Chronic stress can make it harder for you to fight off viruses and bugs. It lowers your immune system by creating hormonal changes in your body.

Makes you age prematurely
I want to live as long as possible. Traumatic events and chronic stress are both thought to shorten the telomeres in your chromosomes. This change causes your cells to age faster. It seems that exercising vigorously three times a week may be enough to counteract the effects.

We all know that chronic stress is bad for us. Our modern society creates a long-term state of stress, and it’s hard on our minds and bodies. If you’re feeling stressed, find ways to relax and learn to let go of stress!

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8 Tips to Prevent the Effects of Aging

hands-833821-mAs I notice more gray hairs and wrinkles, I worry about getting older. I recently glanced at myself when I passed a mirror and realized I could see a resemblance to my grandma. When did I get that old?

Aging is unavoidable. As morbid as it sounds, we are in the process of dying from the day we are born. Our genes are just not equipped to keep our bodies alive forever. One theory is that our ancestors lived short, dangerous lives. They passed on their genes to their children when they were young and fit. As a part of natural selection, the genes that counter the effects of aging were not all that important.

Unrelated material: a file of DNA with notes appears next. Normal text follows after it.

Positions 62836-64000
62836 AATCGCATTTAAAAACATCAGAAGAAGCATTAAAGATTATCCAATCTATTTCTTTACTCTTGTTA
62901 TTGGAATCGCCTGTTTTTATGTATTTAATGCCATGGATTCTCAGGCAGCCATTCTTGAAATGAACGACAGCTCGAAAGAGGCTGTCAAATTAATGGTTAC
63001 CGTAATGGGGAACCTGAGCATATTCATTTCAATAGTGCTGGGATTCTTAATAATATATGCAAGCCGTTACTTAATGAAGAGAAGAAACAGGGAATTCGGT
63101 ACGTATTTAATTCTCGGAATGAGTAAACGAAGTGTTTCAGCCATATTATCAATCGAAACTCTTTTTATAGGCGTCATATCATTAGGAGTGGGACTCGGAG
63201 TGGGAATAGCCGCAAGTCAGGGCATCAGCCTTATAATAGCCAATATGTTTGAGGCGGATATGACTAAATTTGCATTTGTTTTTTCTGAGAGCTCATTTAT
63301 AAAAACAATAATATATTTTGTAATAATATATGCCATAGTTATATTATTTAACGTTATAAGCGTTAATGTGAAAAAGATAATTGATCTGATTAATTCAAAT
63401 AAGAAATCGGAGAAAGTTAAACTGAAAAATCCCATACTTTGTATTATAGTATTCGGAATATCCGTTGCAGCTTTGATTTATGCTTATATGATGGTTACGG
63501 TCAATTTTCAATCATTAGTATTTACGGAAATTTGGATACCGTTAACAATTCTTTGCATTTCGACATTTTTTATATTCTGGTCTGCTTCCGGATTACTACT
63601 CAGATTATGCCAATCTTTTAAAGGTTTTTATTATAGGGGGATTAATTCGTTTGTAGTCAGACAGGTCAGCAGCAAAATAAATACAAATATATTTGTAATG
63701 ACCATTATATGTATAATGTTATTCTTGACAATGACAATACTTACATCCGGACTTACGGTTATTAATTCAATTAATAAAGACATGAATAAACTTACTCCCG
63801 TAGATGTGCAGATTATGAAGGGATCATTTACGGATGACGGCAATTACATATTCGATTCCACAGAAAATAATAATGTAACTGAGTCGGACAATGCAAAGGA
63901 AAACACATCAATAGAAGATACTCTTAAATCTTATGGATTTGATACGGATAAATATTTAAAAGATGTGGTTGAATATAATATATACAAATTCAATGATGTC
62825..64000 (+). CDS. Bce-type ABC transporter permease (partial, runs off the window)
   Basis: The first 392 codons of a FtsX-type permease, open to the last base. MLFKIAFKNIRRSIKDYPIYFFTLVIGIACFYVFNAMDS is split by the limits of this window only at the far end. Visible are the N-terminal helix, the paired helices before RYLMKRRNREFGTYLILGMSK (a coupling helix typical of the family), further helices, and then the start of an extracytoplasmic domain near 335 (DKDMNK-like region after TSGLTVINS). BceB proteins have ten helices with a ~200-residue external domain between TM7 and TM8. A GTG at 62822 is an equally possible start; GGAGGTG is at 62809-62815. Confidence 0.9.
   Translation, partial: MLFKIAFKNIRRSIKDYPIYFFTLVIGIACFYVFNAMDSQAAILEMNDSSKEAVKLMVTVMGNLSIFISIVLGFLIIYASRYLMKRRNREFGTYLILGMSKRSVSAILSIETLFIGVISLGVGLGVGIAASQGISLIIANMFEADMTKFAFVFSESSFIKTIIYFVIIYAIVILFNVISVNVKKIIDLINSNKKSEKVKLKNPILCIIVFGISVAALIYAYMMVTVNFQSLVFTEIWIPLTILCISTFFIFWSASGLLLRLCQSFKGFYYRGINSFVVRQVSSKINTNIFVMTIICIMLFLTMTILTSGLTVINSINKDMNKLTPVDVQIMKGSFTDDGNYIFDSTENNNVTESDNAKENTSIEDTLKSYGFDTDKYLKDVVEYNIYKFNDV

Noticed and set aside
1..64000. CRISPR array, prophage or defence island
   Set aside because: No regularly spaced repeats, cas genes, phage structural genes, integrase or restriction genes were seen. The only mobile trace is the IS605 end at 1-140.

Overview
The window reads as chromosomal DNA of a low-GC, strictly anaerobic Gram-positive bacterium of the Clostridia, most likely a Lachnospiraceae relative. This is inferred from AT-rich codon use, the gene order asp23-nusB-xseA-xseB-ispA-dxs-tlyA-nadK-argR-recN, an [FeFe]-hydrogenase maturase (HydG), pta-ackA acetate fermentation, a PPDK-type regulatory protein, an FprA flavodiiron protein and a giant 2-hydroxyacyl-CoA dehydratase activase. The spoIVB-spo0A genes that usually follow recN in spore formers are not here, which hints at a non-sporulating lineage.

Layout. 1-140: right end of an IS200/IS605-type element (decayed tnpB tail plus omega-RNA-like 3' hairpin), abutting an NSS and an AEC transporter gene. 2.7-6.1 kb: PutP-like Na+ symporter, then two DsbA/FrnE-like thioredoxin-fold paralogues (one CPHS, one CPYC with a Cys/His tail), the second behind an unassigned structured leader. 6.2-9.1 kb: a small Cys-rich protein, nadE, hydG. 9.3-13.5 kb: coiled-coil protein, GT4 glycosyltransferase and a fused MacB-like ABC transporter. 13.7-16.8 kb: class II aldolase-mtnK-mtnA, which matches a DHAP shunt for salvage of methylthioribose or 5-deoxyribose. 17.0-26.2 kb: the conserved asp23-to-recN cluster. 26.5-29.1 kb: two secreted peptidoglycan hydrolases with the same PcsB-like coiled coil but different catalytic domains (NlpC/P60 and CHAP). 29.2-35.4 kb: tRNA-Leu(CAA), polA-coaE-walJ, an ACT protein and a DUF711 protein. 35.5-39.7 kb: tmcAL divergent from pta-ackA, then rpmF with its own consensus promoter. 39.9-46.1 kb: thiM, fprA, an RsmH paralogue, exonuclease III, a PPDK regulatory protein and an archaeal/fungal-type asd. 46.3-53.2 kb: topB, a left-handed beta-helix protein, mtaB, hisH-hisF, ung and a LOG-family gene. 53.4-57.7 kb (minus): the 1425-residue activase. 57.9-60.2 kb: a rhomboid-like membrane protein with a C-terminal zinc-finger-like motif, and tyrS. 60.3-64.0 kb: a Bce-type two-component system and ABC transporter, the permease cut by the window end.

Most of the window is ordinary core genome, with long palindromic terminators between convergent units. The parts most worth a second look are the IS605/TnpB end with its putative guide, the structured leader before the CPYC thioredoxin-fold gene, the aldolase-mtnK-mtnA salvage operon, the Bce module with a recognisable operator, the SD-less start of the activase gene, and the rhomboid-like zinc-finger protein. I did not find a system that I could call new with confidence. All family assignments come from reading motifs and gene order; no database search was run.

Even just a century ago, life spans were around 50 years. Today, the average life span has risen to over 77 years for men and almost 82 for women. Modern medicine and better healthcare have extended our lives, but aging is still inevitable.

First, let’s take a look at the common changes that are a normal part of the aging process.

Thinning hair and skin
Some of the first changes you may notice as you age happens with your hair and skin. Your hair turns gray, becomes more porous and starts to thin. Your skin loses its elasticity and becomes thin. Lines become more pronounced and muscles lose flexibility.

Shrinking bones and muscles
With age, your bones shrink in size and density. They become more weak and susceptible to fracture. You might get shorter. Muscles also lose strength and flexibility, and you may have trouble balancing.

Heart issues
Your heart rate slows down and your heart might become bigger. Your blood vessels and arteries become stiffer. Your heart has to pump harder to move blood through your body.

Failing eyes and ears
Your eyes produce fewer tears, the retina thins and the iris stiffens making the lens of your eye cloudy. At the same time, the walls of your auditory canal thins and the eardrum thickens. You may gradually experience hearing loss.

Slow digestion
The entire process of digestion slows down as we age. Your intestinal function diminishes causing digestion to slow down and bowel function to change. The muscles around the esophagus weaken. You may start to experience more acid reflux. Even your teeth shifting as you age can affect digestion.

Decreased metabolism